The study explains the so-called Doorway Effect

It is not as pronounced as previously thought.

We sometimes forget what we were supposed to do as soon as we enter a room.

Consider this situation: Ohh, you forgot your pen in the bedroom. You decide the situation calls for a pen, so you get up and head to the bedroom.

But when you arrive in the room, you suddenly stop and start wondering: Why I came in here? What was I supposed to do here?

Credit: Giphy

You tried to remember the reason, and at the end, you added the full stop to the thinking, giving up and head back to the hall without bringing back the pen.

If you think that it happens to you only, then no, you are not alone. This happens to almost everyone.

The phenomenon is referred to as the doorway effect. Previous research suggests that such a forgetting effect occurs both at physical boundaries and metaphysical boundaries.

A recent study by the Bond University has shown that the doorway effect or location updating effect is not as pronounced as previously thought. It occurs when the brain is working hard.

The study offers an entirely new perspective on the phenomenon.

Scientists wanted to determine what happened in the brain while the effect was in action. To do so, they primarily need to replicate the earlier tests.

Scientists asked participants to wear virtual reality headsets and move through various rooms in a 3D virtual environment during the study. They had to memorize objects such as a blue cone and a yellow cross on tables in each room and then move from one table to the next.

Sometimes the next table was in the same room, and sometimes it was in another room entered through an automatic sliding door.

Oliver Baumann, an Assistant Professor of Psychology at Bond University, said, “At first we couldn’t find the doorway effect at all, so we thought maybe people were too good — they remembered everything. So then we made it more difficult and got them to do backward counting tasks while moving around to load up their working memory.”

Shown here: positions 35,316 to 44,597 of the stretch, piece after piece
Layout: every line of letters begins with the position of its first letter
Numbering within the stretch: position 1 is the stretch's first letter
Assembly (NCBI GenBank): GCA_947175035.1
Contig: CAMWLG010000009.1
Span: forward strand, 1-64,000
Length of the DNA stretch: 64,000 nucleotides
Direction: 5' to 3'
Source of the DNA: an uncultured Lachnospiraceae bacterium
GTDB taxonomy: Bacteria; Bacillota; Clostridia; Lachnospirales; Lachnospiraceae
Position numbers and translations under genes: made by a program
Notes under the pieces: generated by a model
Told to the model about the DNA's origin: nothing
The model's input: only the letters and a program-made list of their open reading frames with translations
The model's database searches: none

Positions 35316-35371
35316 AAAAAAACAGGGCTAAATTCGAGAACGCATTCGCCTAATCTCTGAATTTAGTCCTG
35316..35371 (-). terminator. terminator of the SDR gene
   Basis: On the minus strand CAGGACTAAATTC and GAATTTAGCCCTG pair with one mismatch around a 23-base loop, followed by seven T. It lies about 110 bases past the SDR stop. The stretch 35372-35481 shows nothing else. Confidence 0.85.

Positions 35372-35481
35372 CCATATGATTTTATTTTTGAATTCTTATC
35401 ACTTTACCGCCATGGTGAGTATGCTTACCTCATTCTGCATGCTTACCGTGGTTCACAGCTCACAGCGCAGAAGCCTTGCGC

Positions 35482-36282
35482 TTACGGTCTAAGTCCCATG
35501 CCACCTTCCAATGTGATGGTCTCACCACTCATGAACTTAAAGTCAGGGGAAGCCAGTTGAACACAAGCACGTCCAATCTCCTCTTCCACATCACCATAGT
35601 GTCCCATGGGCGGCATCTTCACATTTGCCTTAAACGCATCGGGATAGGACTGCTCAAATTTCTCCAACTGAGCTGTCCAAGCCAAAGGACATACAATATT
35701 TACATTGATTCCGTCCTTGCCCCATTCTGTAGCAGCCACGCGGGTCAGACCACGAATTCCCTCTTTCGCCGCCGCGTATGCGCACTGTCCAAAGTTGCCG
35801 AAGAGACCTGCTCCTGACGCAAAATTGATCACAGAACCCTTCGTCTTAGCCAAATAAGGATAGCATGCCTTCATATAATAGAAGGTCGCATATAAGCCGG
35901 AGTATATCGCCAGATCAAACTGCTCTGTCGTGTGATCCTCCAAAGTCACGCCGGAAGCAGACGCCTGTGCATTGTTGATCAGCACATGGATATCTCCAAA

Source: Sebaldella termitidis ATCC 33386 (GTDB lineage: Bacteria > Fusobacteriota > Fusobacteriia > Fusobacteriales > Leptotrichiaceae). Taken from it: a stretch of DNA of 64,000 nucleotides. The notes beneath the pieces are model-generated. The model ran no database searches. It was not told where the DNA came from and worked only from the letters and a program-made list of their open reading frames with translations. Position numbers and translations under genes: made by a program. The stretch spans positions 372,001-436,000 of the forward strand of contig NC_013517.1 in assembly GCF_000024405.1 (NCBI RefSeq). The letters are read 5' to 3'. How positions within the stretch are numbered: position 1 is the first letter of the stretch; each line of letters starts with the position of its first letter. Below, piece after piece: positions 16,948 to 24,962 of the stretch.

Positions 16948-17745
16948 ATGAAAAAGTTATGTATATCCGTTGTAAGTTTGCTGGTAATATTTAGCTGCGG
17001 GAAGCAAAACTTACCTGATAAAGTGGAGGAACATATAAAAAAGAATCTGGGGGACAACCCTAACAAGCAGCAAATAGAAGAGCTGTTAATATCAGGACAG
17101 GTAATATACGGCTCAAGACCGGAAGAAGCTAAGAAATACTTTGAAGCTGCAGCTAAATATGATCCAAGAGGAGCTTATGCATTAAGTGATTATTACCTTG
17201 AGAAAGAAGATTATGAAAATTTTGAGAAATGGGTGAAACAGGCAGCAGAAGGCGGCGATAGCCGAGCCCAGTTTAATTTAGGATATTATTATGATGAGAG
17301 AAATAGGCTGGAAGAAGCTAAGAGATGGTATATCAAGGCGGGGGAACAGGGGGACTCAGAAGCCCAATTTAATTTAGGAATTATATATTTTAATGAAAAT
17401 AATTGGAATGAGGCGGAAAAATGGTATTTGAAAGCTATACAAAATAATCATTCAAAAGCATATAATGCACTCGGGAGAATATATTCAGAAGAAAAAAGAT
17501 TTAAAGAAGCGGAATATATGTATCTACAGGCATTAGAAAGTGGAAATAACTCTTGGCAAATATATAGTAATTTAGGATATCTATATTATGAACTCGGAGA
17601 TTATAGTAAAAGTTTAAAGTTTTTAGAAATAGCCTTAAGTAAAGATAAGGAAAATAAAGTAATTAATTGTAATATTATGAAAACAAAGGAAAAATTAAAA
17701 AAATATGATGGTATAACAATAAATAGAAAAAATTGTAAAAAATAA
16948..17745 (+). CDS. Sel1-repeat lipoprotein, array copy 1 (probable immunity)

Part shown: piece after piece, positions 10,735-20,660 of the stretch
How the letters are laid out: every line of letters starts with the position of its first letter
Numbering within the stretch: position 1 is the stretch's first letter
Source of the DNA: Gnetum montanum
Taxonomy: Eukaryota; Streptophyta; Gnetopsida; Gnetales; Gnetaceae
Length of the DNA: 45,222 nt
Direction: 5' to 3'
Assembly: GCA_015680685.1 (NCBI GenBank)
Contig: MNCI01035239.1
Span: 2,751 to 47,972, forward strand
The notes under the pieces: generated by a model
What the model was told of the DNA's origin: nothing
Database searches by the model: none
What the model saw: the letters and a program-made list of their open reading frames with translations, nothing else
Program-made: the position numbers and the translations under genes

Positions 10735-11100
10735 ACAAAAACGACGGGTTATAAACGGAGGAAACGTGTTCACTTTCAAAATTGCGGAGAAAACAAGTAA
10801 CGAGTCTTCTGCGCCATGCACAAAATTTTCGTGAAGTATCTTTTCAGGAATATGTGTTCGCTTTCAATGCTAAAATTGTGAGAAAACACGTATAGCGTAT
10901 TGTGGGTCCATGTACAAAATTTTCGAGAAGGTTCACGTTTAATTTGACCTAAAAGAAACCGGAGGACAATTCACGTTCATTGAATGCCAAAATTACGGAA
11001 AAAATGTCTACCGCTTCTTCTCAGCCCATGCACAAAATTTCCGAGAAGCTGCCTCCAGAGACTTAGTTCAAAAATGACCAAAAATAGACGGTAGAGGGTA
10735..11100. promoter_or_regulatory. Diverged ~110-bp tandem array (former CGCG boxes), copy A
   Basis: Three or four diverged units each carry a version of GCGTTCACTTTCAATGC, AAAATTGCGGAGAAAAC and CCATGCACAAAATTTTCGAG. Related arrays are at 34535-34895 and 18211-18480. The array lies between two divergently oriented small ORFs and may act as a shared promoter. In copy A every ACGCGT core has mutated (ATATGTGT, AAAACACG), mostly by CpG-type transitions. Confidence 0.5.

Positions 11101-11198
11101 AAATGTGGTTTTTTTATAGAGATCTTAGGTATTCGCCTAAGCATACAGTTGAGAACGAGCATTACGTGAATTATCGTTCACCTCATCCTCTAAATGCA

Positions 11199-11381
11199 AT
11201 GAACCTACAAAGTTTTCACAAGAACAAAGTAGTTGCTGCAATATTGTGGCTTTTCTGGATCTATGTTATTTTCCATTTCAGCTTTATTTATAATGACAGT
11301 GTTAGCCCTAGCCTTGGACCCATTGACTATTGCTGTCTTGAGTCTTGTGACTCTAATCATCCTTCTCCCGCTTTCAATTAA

“Forgetting did now occur, telling us that overloading the participants’ memory made them more susceptible to the effect of the doorway. In other words, the doorway effect only occurs if we are cognitively in a vulnerable state.”

“We believe this is because, in our experiments, the rooms were designed to be visually identical. There was no change of context happening when crossing a doorway, as was the case in the previous studies.”

Dr. Baumann believes it is therefore not the doorway that triggers forgetting but transitioning to a different environment.

He said, “A good example is moving around in a department store. Taking the elevator between retail levels may not affect our memory, but moving from retail to the carpark might cause us to forget something we need to buy. The brain compartmentalizes memories from different environments and contexts.”

“If the brain thinks it is in a different context, then those memories belong in a different network of information. Overall that gives us greater capacity than if you have just one gigantic workspace where everything is connected. But there is a cost to that. By transitioning between compartments, we can lose things.”

Dr. Baumann said“it was possible to “immunize” yourself against forgetting. If we are single-minded in what we want to do, nothing will stop us from remembering. But if we have multiple things going on, forgetfulness becomes noticeable.”

Journal Reference:
  1. McFadyen, J., Nolan, C., Pinoy, E. et al. Doorways do not always cause forgetting: a multimodal investigation. BMC Psychol 9, 41 (2021). DOI: 10.1186/s40359-021-00536-3

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